Gul(flower) is about contrasts. Humanity’s impact on the environment is a strong theme of the film. Much of the visual development of the film came out of my surroundings. Here in Southern California, there are great swathes of natural beauty and industrial blight. On one hand there is a fascination in seeing the intricate leaves, and multitudinous branches of a forest of trees. It touches some primal core that seeks the comfort of soft floral colors and organic shapes. In stark contrast are the abominations that generate our electricity and process our filth. These inhumanly intricate structures with which we pretend to bend nature to our will are also fascinating and endlessly intricate, but with a morbid, claustrophobic, foreboding grotesqueness.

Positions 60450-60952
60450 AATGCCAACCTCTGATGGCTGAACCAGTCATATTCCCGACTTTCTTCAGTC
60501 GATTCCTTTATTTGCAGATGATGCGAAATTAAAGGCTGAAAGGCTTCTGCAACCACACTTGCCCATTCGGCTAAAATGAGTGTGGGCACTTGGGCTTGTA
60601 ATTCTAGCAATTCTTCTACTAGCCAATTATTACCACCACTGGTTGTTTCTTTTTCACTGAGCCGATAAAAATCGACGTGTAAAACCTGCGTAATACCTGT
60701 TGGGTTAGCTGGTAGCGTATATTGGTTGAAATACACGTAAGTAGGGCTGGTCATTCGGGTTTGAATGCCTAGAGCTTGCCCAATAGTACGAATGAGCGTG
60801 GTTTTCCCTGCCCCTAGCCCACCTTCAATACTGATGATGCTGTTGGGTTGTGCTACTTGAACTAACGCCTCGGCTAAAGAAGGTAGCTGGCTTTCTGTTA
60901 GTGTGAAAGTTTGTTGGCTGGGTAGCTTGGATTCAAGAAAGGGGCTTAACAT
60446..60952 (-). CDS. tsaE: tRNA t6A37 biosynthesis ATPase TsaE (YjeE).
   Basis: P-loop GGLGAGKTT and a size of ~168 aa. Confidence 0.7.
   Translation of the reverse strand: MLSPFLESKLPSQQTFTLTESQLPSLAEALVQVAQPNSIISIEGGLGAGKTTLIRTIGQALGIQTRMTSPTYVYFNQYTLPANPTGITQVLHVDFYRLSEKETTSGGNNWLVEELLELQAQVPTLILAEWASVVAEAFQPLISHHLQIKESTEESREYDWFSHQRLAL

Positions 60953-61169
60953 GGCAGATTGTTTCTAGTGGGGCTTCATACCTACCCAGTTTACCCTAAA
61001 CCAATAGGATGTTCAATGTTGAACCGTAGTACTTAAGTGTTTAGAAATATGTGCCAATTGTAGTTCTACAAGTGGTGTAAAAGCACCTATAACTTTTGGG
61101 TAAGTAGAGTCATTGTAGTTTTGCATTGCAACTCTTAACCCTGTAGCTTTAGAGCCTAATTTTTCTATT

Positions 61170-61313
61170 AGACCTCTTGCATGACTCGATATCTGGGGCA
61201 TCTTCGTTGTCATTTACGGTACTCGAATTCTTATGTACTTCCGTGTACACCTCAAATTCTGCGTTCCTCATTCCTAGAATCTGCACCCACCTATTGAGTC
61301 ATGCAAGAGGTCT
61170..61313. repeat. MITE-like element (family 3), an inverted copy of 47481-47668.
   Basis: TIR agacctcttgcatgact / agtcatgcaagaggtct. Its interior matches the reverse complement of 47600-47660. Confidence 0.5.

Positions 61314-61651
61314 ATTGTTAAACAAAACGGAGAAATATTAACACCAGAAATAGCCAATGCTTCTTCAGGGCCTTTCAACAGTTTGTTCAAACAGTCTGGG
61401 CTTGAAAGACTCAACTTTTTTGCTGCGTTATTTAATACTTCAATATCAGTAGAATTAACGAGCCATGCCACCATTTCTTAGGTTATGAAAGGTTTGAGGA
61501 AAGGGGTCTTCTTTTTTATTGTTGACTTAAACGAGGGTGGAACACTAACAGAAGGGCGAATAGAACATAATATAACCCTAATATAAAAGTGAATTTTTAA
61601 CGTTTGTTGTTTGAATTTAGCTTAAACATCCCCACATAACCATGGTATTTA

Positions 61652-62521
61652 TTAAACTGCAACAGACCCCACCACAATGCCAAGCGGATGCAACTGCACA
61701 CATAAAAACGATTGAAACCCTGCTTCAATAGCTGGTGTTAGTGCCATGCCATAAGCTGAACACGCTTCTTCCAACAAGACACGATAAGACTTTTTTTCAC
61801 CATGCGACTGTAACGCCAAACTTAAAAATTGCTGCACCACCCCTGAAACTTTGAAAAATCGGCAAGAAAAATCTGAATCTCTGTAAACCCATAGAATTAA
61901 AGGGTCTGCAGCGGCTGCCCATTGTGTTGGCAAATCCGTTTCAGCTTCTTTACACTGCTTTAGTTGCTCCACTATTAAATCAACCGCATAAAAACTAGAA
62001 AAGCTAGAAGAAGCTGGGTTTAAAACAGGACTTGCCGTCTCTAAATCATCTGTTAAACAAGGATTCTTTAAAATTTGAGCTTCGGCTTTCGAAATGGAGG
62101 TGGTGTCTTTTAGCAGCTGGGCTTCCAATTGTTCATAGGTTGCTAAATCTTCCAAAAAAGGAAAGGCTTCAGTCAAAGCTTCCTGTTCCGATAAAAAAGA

We stand before both, minute and insignificant, but where one is magnificent in its grace and brutality, the other secretes a slow poison that promises a total destruction with no return. Humans are interesting creatures. Like the lion trainer’s who put on a show with powerful animals that could destroy their impotent “masters” with an accidental swat of the paw, we court and create our own greatest dangers.
These ideas parallel the greed of humanity, not only in its pillage of nature, but in its egotistical pursuit of its ambitions and agendas. Yet somewhere within all of that, is the excitement of opportunities, the newness of youth, the open possibilities of naivete and hope. Where concrete snuffs out life, rain crumbles it, revealing new green life, inching into sunlight. Gul seeks to connect on that visceral level in the natural and unnatural that concerns of our environment.
Watch the film here.